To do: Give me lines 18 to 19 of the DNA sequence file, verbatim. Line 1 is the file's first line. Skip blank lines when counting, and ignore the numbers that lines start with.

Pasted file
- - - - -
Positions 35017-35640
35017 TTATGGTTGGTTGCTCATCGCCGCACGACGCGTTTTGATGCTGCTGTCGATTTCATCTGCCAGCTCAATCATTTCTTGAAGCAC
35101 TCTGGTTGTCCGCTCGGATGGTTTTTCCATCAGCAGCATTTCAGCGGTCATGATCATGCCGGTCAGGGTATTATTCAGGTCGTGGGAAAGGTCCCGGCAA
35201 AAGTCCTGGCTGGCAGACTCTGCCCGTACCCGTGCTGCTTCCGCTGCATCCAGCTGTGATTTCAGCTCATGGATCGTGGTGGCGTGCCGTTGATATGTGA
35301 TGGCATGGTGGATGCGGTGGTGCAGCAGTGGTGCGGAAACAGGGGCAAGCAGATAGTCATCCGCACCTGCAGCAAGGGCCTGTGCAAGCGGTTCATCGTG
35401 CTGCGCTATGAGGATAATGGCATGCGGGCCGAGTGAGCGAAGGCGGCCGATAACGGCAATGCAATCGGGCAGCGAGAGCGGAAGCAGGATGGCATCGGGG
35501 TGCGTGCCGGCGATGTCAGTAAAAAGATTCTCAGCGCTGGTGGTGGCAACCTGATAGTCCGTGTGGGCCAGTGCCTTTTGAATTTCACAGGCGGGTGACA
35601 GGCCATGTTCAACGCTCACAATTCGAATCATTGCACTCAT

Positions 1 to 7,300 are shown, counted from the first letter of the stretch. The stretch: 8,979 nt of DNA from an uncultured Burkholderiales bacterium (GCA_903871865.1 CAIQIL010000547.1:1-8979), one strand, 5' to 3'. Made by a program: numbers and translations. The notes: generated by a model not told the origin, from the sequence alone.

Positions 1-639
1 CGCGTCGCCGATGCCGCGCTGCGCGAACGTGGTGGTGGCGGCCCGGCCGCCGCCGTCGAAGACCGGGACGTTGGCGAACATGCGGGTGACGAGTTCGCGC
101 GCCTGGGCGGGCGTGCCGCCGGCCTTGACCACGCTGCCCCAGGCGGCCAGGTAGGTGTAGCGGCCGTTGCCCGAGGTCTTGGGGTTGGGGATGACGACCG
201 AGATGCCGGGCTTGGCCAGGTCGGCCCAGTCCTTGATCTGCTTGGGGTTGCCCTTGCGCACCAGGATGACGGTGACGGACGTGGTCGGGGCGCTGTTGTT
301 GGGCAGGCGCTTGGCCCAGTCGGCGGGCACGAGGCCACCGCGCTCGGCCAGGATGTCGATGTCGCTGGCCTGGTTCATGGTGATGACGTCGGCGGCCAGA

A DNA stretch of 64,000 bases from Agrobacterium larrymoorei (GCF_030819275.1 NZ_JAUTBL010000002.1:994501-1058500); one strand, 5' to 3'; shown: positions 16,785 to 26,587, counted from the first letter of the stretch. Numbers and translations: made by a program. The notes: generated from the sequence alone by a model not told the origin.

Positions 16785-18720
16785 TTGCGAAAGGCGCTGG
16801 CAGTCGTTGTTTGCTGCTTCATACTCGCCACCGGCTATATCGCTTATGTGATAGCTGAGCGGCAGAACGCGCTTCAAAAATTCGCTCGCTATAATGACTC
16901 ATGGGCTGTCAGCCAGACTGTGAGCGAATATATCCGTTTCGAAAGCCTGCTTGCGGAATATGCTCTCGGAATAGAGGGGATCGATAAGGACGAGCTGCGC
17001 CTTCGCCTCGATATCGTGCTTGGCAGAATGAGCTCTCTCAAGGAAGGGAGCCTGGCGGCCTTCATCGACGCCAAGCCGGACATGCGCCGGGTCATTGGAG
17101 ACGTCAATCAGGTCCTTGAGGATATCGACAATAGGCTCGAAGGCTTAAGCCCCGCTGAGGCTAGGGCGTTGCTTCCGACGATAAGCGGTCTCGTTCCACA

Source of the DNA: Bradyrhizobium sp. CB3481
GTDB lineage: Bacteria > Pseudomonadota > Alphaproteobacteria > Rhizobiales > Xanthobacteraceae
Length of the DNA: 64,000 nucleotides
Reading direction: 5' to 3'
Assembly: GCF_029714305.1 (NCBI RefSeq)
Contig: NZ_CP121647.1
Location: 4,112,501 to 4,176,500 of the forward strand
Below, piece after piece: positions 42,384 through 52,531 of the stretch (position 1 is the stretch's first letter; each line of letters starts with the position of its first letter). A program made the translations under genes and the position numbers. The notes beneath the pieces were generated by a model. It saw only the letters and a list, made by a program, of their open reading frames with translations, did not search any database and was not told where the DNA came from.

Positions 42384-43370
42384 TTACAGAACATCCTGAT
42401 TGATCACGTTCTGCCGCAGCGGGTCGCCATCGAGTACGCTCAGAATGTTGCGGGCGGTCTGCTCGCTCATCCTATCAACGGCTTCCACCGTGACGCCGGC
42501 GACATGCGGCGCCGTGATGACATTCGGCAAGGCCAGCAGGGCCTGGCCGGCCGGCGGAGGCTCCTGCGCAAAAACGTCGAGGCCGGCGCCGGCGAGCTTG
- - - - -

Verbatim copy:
16801 CAGTCGTTGTTTGCTGCTTCATACTCGCCACCGGCTATATCGCTTATGTGATAGCTGAGCGGCAGAACGCGCTTCAAAAATTCGCTCGCTATAATGACTC
16901 ATGGGCTGTCAGCCAGACTGTGAGCGAATATATCCGTTTCGAAAGCCTGCTTGCGGAATATGCTCTCGGAATAGAGGGGATCGATAAGGACGAGCTGCGC